Shipyards were staffed by military personnel and civilians. Because asbestos use in shipyards was so common, veterans of the U.S. Navy were frequently exposed. However, anybody who worked at Norfolk Naval Shipyard from the 1930s through the 1980s was at high risk of exposure and could develop malignant mesothelioma cancer.
Anyone who serviced frigates, minesweepers, battleships, cruisers and submarines faced a similar risk. Frequent use and a lack of ventilation on ships made asbestos exposure commonplace. For example, construction and maintenance workers were exposed when working in boiler rooms.
Exposed to asbestos at work: Boiler mechanics
People who installed, maintained or repaired boilers are at risk of asbestos exposure. Asbestos can be found in the linings of boilers, steam pipes and valves. Boiler workers often operate in tight spaces with high concentrations of airborne asbestos fibers.
Even today, people can be exposed to asbestos when working on older ships. Workers can be exposed during maintenance or decommissioning of ships built before the 1980s. A variety of duties, such as replacing pipes or repairing old boilers, can expose workers to asbestos.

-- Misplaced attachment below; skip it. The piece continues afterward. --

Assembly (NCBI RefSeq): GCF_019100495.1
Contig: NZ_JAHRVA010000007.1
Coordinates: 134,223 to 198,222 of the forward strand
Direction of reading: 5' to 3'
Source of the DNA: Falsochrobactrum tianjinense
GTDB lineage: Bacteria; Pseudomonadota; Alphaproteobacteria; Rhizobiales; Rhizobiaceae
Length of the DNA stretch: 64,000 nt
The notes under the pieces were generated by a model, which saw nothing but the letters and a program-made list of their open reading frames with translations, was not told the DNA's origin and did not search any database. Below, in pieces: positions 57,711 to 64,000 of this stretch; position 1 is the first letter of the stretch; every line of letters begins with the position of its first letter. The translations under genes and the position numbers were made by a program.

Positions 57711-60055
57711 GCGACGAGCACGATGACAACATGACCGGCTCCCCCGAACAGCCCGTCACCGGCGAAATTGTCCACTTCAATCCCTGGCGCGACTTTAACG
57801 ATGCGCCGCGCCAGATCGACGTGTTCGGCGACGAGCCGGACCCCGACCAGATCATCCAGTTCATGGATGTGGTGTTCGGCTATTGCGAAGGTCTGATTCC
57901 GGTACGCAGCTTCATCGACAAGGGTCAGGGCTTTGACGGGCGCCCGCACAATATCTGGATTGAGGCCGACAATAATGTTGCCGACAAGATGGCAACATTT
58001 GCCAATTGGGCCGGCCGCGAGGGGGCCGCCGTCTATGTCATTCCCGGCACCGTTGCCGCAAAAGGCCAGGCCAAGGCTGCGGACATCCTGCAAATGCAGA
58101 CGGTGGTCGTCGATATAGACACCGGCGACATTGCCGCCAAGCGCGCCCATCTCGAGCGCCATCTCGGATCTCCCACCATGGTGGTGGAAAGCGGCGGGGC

03. Asbestos Lawsuits
Asbestos Lawsuits and Settlements
People who worked on ships at Norfolk Naval Shipyard are at risk of developing asbestos cancer or other related diseases. After a diagnosis, these shipyard workers have compensation options.
Victims can be compensated by the companies that exposed them to asbestos. Their compensation options depend on the status of that company. Victims can work with a mesothelioma lawyer to secure payment from a lawsuit, settlement, trust fund and/or VA claim (or a combination of these types of claims).
Holding Asbestos Companies Responsible
Some companies that produced asbestos products are still viable. This means the company hasn’t filed for bankruptcy. Thus, individuals can file lawsuits against that company. These lawsuits could end in verdicts or settlements.